STORY: Garrett Corsair
Lives In Eustis
2015 Daytona ATV Supercross Class A Champion
No interest in pedal power. I got started riding dirt bikes when I was around 8 years old. Around the time I was 14 years old, I got on a quad and it just felt like home. In no time, I saw myself progressing faster, and the more time I spent on it, the better I got.
Lessons to learn. It was always a major challenge to balance school and riding. If I had homework that needed done and my dad asked if I wanted to go riding homework would be put to the side. I attended a public school up until senior year but was missing too much school with races sometimes three days a week or more. So my parents and I decided it’d be best if I finished my last year online to make more time for riding and practice.
Not much down time. Being 19 years old and working a job on top of riding kept me very busy. My dad does construction so I work with him when I have time. On workdays, I get up at 5:30a.m., start working around 7a.m. and get off at 3p.m. Then I head straight to the gym to workout for a couple hours. After that I head home and work on my quad until late in the evening, eat dinner, shower and go to bed, wake up and do it all over again.
Team effort. My mom and dad are great. I honestly couldn’t do any of this without either one of them. We are a team. Mom will handle anything from scheduling to managing equipment. She helps me with my diet and seems to always be cleaning something. Dad works more than I do. He leaves for work before the sun is up and comes home after dark and still manages to make time to help me. He’s my pit crew, helps me with mechanics on my bike or quad and always pushes me and motivates me. Having the support of both parents is amazing. I’m very lucky to have both of them being so supportive and in my corner. They are always there when I need them and I appreciate everything they do.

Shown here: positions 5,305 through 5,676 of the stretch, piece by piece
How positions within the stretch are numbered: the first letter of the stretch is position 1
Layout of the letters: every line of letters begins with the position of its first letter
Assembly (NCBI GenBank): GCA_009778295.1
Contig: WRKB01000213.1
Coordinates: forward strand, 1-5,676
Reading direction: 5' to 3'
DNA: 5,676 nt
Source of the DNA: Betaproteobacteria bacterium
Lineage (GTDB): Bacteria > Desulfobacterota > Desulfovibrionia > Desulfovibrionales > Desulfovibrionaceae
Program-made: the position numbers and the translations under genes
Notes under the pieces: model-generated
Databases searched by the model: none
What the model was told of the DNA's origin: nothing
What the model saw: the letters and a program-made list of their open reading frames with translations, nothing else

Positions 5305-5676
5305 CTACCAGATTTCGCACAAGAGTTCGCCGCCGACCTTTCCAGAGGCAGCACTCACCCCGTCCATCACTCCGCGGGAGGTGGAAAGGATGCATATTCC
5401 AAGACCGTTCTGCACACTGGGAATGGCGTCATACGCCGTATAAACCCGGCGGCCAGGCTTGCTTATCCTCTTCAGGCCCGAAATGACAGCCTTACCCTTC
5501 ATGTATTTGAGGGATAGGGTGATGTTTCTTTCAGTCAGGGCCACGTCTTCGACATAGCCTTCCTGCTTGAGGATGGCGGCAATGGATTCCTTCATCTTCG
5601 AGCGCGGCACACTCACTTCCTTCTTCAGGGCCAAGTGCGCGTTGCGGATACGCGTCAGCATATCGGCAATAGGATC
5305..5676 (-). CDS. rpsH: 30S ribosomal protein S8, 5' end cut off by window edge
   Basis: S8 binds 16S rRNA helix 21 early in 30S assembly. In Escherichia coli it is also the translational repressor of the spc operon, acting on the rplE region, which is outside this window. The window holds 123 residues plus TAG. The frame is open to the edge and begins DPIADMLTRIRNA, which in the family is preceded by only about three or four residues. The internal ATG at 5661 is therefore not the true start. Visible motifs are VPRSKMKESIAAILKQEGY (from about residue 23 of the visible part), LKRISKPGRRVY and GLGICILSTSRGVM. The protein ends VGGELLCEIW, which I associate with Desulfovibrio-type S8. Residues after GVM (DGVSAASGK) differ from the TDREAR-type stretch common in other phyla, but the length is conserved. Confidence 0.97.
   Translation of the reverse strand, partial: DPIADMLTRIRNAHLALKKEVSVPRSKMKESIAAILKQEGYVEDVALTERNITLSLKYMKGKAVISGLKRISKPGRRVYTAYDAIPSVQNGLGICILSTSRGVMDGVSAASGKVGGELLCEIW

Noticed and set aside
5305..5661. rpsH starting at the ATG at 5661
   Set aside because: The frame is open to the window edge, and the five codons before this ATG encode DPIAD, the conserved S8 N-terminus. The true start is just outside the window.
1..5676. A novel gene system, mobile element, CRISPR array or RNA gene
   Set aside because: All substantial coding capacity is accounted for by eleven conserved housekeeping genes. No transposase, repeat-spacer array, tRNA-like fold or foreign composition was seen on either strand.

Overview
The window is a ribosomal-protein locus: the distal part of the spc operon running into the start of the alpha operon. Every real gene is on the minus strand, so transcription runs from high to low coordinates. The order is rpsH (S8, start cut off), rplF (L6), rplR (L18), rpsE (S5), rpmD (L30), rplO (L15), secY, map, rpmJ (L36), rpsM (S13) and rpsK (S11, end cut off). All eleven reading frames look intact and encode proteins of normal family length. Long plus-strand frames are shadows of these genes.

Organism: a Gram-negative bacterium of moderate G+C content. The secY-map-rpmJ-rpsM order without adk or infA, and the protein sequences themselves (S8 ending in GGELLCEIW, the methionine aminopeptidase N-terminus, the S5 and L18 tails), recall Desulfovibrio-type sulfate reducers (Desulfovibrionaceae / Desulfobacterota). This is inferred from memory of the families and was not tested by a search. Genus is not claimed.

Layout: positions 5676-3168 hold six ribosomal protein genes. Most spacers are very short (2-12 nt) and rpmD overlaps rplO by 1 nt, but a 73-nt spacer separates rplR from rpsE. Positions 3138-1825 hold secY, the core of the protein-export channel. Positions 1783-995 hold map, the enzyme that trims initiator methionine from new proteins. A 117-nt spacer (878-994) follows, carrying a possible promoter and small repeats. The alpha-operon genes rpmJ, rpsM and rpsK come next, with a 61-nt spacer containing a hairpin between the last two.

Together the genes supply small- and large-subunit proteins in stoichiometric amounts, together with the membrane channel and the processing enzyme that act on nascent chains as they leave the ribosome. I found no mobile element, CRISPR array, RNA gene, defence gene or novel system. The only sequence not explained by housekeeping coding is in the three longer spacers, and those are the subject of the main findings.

Quad pro go. Like most riders, my dream would be to go pro and race for a living. I’d ride forever if I could, but I’m not sure my body will hold up. It’s a very physically demanding sport and injuries can sideline you for long periods of time.
Travelin’ man. The season for racing is anywhere from 10 to 12 races over the span of three to four months. Most races are held in different states, from Georgia all the way to New York. The gas just for our truck can be over $1,000 just to travel, so it’s very expensive.
Making a comeback. Last year I was in Spring Creek, Minnesota and I was going up the face of a jump and my bike just lost all power. I ended up crash landing on my shoulder and I tore some ligaments and ended up dislocating my shoulder. I had surgery sometime in August and started riding again in November. The whole time I was out, I just felt like a part of my life was missing.
• Loves movies.
• Will pursue a career as an electric company lineman, if racing career doesn’t pan out.